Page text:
During the first few weeks of the team’s existence, there were only five of us, and we had little idea how to proceed. But slowly but surely, we grew our roster, crafted our brand, and improved our abilities. We noticed there was a unique opportunity to differentiate our team and embrace the gamer-meets-athlete vibe of eCycling. Our team now stands around 40 athletes, and although most of us have never met each other in person, we are, in many respects, brothers.
The indoor specialist season is heating up. Are you excited? What have you been doing during the ‘off-season?’
We are incredibly excited. We are in first place through 5 weeks of the ZRL Premier League. We hope that we can close out this final week and bring home the season victory. We’ve also had a significant presence within the ZRL Community leagues, where our teams perform incredibly well every week.
We’re excited about how much our riders are improving as athletes and how well we are coming together as one team. We challenge each other every day. But we also support one another through good times and bad, and that’s what makes our team so special.
What are your goals for the upcoming season, personally and for the team?
On a personal note, I simply want to keep developing as an athlete, both in terms of my power profile and my understanding of the game craft and the tactics that lead to successful outcomes. Winning races or placing well is always great, but sometimes you can win races despite making a mistake or losing a race despite near-perfect execution.
I view all races as opportunities to learn and do my best to figure out how to be 1% better tomorrow than I was today. More importantly, on a team level, I want to help my team win the Premier League, and I want to continue raising the profile of eCycling in general. We think there is a lot more than we can do to elevate the sport and drive engagement.
You have accomplished so much in eSports. What is it that sets you apart from other virtual cycling athletes?
I don’t think there is anything that unique other than an inner drive of constant personal development. When I started Zwift, I was an aerobic athlete — high cadence, good endurance, and a strong threshold. But I realized that profile wasn’t the most ideal for Zwift, and over the course of a year, I completely transformed myself to source my energy anaerobically.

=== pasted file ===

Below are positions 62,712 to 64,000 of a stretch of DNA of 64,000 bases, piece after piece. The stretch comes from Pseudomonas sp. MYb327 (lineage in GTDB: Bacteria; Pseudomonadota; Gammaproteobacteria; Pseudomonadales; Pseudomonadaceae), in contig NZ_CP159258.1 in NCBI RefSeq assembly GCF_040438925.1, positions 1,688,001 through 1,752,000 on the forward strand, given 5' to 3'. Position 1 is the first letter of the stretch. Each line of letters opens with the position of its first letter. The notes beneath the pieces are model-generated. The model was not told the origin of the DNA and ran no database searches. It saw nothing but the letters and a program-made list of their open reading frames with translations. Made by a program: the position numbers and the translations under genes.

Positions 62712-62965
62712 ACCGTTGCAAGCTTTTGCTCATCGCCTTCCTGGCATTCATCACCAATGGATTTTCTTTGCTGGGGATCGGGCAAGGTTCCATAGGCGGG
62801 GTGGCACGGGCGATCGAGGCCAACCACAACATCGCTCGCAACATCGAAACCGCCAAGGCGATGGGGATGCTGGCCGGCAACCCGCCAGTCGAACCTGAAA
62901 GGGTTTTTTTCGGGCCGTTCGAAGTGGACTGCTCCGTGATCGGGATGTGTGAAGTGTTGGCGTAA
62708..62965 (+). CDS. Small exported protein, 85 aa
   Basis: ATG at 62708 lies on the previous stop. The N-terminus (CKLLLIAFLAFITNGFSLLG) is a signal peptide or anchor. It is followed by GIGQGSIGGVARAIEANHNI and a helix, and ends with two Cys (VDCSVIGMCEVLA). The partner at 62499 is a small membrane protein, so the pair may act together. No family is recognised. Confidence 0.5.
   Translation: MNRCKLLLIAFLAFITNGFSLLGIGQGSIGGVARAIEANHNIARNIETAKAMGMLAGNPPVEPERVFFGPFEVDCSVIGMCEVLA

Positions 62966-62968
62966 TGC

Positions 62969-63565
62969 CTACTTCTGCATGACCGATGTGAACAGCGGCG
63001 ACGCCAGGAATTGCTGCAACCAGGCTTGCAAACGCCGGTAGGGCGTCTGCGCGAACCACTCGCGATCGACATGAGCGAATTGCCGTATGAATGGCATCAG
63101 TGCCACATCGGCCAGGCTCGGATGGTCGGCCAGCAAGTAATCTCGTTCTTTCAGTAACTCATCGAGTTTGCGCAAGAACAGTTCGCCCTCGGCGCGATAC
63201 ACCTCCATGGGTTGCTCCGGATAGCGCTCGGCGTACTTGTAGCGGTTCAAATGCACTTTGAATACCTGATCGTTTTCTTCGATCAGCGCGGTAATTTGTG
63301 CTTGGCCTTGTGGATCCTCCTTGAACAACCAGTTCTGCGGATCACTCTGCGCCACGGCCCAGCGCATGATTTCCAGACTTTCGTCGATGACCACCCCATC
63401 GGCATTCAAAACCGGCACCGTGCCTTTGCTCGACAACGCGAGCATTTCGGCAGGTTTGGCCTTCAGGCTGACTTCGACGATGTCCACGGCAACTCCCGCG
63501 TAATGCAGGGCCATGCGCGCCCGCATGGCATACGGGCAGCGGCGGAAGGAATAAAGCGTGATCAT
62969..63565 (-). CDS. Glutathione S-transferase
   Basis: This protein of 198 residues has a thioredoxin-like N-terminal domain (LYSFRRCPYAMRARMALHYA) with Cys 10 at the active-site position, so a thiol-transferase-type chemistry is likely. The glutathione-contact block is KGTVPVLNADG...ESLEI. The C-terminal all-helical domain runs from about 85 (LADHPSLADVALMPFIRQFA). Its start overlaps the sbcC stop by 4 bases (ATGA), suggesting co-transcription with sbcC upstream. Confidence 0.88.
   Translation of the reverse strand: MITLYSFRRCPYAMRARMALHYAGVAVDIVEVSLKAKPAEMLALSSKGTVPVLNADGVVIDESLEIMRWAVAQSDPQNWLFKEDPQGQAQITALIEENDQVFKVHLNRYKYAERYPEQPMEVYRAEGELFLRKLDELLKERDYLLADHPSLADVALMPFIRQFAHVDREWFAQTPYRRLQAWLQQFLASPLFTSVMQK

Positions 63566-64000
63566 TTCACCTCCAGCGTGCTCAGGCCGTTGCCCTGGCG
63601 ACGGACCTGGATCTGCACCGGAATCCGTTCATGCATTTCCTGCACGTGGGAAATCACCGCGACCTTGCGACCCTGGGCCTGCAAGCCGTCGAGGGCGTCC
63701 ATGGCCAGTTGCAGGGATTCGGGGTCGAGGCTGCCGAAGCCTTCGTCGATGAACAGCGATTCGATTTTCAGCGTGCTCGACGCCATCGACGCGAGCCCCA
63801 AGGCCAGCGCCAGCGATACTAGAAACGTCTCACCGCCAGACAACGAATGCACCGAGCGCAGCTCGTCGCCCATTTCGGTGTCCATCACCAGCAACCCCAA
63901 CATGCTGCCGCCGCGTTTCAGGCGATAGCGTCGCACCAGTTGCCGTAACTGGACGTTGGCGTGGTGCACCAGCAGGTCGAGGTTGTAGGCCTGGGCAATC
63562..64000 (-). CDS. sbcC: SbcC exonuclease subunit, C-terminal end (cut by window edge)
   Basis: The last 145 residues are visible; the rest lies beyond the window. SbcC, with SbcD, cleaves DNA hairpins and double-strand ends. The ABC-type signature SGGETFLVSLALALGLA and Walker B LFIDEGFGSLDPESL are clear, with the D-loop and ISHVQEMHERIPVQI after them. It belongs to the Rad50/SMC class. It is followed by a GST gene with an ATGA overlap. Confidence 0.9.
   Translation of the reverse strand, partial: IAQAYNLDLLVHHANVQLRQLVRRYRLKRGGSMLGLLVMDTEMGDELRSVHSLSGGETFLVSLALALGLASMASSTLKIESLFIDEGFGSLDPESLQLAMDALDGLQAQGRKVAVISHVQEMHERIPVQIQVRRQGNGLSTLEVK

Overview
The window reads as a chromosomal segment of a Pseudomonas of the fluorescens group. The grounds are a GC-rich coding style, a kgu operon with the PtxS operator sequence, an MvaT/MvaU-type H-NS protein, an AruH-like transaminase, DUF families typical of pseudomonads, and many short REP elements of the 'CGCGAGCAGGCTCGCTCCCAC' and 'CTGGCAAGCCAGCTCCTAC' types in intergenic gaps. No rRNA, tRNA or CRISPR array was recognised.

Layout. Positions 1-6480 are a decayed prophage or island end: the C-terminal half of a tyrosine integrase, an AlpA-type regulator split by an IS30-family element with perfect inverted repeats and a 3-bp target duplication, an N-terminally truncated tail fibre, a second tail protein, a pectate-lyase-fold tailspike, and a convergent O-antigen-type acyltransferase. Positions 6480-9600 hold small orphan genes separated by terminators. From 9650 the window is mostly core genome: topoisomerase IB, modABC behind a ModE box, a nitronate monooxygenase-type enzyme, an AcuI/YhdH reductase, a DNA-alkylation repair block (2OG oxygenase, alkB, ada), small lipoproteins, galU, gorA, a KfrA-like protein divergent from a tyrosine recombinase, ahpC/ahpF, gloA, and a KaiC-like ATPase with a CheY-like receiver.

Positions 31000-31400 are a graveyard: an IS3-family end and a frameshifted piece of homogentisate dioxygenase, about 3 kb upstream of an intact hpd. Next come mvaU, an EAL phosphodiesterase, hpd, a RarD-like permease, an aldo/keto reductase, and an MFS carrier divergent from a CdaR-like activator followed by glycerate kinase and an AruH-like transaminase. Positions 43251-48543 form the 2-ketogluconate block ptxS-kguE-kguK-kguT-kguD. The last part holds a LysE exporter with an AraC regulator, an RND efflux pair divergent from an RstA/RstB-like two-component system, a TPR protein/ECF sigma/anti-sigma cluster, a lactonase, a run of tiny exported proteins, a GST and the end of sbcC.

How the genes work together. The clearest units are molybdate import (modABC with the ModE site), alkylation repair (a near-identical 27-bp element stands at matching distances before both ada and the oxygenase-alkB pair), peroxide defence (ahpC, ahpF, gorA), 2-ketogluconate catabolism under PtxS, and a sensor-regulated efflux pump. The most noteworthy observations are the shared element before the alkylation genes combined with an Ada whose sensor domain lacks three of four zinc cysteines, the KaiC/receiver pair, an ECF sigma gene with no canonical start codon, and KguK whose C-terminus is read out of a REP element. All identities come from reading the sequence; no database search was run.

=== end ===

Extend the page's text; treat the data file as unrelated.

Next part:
I now consider myself more akin to a puncher who can compete with the best in a sprint and hang with the climbers on a tough hill. Constant short bursts of high power tend to be my favorite.
You are considered one of, if not the best pure finishers in eSports. I want to take a deep dive into the topic of sprinting in virtual cycling. For a frame of reference, how tall are you, and approximately how much do you weigh in competition?
I’m about 5 feet 8 inches tall and roughly 144 pounds.
What is your Peak Power and 15-second Power on the road and virtually? What is your PB during a race? Why do you think they are different?
My peak 15-second power indoors is around 1,080w (16.1wkg). I don’t race much outdoors, but I’ve found my outdoor power to be surprisingly comparable to what I can produce indoors. The main difference is that I sprint from the drops when outside, but indoors I sprint on the hoods.
Another difference I’ve discovered when outside is that my front wheel will fly off the ground if not careful. Fortunately, when indoor, I strap my trainer and front wheel down so that I don’t move!
What is your go-to sprinting training workout, and when during the season do you focus on it? Do you do any specific off-the-bike training to improve your sprinting?
While a triathlete, I was a structured training machine, following a very tight program. An interesting thing with Zwift is that I hardly ever do proper workouts. My teammates often joke about how polarized my training is — I either race full out or ride easily under 150 watts. There’s rarely an in-between. I simply love racing, and that alone has helped me improve.